Evaluate mediation, or evaluative mediation, is a style of mediation in which the mediator is allowed to offer suggestions or opinions for consideration or inclusion in an agreement.

This style differs quite a bit from facilitative and transformative mediation because the evaluative mediator’s opinions can contribute to the resolution.

However, the mediator can only offer these opinions if the parties agree that they would like this to happen.

EXAMPLE

Evaluate mediation could be appropriate in a situation where the mediator has some particular expertise or informational resources that the parties don't have. In this case, the parties might like to hear about these resources from the mediator.

term to know
Evaluate Mediation
A style of mediation in which the mediator is allowed to offer suggestions or opinions for consideration or inclusion in an agreement.


4. MEDIATION-ARBITRATION

Lastly, mediation-arbitration (sometimes referred to as med-arb) is a style of mediation in which the mediator has the authority to switch roles to that of an arbiter in order to decide on an outcome if parties are unable to reach an agreement.

Because this style enables the mediator to actually step out of the neutral role and make a decision for the two parties if they can’t come to that decision on their own, mediation-arbitration goes a little beyond the scope of evaluate mediation.

term to know
Mediation-Arbitration
A style of mediation in which the mediator has the authority to switch roles to that of an arbiter and decide an outcome if parties are unable to reach an agreement.
think about it
Consider the most recent conflict you encountered:
  • Did you use any of the four mediation processes to resolve this conflict?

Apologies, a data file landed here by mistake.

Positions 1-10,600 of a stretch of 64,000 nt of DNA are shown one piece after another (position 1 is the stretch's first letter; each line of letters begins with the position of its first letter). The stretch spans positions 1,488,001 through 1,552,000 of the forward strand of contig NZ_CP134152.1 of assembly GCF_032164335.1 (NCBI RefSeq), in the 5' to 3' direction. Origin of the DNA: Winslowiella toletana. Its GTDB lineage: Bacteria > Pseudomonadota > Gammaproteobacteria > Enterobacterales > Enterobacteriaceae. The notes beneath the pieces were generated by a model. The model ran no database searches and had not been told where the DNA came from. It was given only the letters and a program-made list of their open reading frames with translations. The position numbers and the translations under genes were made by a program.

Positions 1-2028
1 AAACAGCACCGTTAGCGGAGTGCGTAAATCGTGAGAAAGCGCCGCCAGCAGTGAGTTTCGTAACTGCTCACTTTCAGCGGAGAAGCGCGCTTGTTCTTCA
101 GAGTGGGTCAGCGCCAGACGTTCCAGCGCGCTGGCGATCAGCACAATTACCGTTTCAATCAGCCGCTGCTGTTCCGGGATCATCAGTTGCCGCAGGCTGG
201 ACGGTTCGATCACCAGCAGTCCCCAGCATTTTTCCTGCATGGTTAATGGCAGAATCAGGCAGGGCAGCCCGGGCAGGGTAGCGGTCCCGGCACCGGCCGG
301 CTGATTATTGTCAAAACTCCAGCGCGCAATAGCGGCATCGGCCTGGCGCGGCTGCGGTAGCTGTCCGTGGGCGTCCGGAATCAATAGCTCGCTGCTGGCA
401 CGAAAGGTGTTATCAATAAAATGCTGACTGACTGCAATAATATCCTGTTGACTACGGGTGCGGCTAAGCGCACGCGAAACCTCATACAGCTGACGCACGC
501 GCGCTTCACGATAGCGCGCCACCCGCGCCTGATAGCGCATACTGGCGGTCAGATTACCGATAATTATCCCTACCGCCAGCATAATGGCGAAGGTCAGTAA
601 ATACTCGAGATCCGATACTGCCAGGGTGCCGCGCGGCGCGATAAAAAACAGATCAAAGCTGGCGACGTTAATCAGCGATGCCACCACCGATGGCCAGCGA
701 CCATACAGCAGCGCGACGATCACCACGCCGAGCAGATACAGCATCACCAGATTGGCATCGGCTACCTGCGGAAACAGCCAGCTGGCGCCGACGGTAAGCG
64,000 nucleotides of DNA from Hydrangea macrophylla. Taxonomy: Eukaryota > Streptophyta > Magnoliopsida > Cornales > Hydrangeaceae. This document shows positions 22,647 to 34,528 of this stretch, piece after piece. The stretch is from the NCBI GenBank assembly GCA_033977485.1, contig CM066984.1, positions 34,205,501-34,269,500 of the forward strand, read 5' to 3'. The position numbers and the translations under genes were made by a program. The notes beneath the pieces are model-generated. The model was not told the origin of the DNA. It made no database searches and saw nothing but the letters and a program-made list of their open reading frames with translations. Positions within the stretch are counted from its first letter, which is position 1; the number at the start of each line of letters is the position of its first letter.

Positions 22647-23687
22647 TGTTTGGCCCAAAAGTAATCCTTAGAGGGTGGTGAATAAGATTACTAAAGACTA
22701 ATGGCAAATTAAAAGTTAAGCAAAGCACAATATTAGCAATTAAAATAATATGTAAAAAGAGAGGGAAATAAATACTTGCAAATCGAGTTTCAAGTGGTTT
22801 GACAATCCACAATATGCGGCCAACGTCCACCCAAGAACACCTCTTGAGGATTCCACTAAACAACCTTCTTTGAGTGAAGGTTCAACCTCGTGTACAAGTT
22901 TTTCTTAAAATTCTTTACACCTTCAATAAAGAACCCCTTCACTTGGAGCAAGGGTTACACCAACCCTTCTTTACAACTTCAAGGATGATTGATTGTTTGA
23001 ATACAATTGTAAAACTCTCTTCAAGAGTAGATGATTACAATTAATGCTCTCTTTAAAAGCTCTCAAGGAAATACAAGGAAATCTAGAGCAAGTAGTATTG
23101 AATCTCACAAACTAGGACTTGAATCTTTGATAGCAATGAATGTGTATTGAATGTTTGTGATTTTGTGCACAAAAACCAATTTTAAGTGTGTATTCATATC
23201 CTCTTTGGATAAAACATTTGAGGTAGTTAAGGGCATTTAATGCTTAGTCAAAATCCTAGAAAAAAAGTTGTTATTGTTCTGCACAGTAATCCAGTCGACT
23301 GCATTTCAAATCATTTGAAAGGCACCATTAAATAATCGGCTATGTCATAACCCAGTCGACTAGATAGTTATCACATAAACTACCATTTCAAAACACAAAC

• If so, which one did you use, and why?
  • If not, which do you think would have been best for this particular conflict, and why?


summary
In this lesson, you learned about the four different styles of mediation: facilitative mediation, transformative mediation, evaluate mediation, mediation-arbitration. You now understand that while the mediator in the facilitative and transformative processes is simply there to manage the conversation between parties, he/she has the ability to become more involved in the conversation if the parties are using the evaluate or mediation-arbitration style.

Good luck!
Terms to Know
evaluative mediation

A style of mediation in which the mediator is allowed to offer suggestions or opinions for consideration or inclusion in an agreement.

facilitative mediation

A style of mediation in which the mediator does not offer suggestions or opinions and guides the process towards an agreement between parties.

mediation

A form of conflict resolution in which a neutral third party helps disputing parties to communicate effectively in order to alter their relationship, reach an agreement, or both.

mediation-arbitration

A style of mediation in which the mediator has the authority to switch roles to that of an arbiter and decide an outcome if parties are unable to reach an agreement.

transformative mediation

A style of mediation focused on changing the relationship between disputing parties, whether or not an agreement is reached or written.